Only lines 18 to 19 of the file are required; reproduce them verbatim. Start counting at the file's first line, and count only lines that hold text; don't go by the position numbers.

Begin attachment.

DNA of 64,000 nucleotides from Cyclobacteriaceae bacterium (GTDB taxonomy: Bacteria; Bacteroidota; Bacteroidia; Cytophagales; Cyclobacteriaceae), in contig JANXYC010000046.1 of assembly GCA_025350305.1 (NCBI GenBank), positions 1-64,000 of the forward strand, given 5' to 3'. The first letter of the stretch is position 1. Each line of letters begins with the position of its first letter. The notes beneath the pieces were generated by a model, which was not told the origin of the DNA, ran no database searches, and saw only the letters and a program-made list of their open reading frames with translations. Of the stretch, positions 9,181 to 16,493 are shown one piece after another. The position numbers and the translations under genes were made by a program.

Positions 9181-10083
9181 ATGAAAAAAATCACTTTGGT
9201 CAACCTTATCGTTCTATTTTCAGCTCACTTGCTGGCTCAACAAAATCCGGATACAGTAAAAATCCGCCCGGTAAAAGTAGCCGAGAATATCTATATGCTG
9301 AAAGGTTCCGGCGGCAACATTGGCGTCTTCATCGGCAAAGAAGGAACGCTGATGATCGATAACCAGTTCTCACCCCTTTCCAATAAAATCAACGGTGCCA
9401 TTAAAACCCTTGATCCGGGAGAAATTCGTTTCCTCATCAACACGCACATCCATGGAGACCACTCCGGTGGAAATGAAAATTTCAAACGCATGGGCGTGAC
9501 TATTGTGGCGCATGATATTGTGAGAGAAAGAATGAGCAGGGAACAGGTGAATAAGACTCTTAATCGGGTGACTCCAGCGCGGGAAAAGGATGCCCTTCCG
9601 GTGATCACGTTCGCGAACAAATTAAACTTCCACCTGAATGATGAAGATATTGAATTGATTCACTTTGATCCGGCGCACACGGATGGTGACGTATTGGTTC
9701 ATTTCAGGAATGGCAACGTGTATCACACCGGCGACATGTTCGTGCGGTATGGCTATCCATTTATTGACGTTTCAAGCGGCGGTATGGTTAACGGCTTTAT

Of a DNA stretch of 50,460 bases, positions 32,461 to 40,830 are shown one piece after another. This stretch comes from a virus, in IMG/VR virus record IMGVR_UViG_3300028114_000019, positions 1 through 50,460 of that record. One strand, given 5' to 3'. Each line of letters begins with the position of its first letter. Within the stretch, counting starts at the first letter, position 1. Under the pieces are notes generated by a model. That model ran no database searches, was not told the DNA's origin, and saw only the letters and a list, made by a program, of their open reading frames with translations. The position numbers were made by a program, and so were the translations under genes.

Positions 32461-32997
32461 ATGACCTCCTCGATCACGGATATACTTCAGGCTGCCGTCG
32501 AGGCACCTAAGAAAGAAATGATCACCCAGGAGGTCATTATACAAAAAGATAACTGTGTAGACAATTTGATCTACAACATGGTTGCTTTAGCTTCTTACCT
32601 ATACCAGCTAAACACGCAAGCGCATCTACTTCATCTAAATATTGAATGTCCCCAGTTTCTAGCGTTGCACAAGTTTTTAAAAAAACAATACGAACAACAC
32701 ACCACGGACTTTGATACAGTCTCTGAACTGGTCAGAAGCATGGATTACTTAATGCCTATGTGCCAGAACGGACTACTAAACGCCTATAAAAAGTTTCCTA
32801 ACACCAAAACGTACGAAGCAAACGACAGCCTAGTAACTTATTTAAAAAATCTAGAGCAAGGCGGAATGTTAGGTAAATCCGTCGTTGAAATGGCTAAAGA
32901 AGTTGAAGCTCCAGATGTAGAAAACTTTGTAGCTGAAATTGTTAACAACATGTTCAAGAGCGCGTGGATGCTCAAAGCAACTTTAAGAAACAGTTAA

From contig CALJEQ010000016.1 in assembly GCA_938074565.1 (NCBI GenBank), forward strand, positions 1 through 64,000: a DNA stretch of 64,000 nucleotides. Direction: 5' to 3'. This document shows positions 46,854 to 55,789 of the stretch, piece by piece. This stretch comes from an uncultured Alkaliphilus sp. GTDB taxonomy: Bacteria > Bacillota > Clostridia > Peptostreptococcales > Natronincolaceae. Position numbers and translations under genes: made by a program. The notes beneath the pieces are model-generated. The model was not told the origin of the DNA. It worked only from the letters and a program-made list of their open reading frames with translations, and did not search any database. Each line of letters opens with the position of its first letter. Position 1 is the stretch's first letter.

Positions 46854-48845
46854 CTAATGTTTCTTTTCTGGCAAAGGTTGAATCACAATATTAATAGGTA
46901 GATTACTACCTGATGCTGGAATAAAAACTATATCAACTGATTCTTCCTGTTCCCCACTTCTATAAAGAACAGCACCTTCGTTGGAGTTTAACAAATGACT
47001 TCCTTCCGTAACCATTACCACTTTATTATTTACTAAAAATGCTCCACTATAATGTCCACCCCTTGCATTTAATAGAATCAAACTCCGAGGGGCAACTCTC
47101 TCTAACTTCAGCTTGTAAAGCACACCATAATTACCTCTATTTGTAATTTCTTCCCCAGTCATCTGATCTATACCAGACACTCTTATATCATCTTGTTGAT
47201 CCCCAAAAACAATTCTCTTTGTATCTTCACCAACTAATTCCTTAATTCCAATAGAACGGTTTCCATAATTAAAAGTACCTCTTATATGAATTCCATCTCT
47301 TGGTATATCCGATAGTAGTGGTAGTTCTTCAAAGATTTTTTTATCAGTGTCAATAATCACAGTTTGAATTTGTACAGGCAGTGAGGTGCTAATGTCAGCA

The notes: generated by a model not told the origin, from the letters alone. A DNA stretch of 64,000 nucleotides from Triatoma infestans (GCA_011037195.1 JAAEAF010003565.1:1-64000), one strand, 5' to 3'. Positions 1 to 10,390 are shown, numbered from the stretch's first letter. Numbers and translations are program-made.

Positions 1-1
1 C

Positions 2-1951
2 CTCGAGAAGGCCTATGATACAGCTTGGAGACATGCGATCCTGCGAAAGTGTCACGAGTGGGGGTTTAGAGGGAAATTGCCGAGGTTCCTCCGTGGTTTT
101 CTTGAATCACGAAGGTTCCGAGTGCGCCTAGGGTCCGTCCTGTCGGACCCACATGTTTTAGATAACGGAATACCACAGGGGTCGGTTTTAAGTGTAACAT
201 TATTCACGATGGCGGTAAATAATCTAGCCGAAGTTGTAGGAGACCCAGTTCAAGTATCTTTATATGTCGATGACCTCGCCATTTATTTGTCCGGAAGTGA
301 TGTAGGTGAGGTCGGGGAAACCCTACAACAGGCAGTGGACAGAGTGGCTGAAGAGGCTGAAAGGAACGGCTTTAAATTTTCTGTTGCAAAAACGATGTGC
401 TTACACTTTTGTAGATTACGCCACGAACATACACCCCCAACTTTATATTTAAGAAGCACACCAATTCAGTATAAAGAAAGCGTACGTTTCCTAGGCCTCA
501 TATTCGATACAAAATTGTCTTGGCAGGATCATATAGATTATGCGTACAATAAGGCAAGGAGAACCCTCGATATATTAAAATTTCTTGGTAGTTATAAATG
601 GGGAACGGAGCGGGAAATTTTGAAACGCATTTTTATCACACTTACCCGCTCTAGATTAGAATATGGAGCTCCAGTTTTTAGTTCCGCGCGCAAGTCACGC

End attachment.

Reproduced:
From contig CALJEQ010000016.1 in assembly GCA_938074565.1 (NCBI GenBank), forward strand, positions 1 through 64,000: a DNA stretch of 64,000 nucleotides. Direction: 5' to 3'. This document shows positions 46,854 to 55,789 of the stretch, piece by piece. This stretch comes from an uncultured Alkaliphilus sp. GTDB taxonomy: Bacteria > Bacillota > Clostridia > Peptostreptococcales > Natronincolaceae. Position numbers and translations under genes: made by a program. The notes beneath the pieces are model-generated. The model was not told the origin of the DNA. It worked only from the letters and a program-made list of their open reading frames with translations, and did not search any database. Each line of letters opens with the position of its first letter. Position 1 is the stretch's first letter.

Positions 46854-48845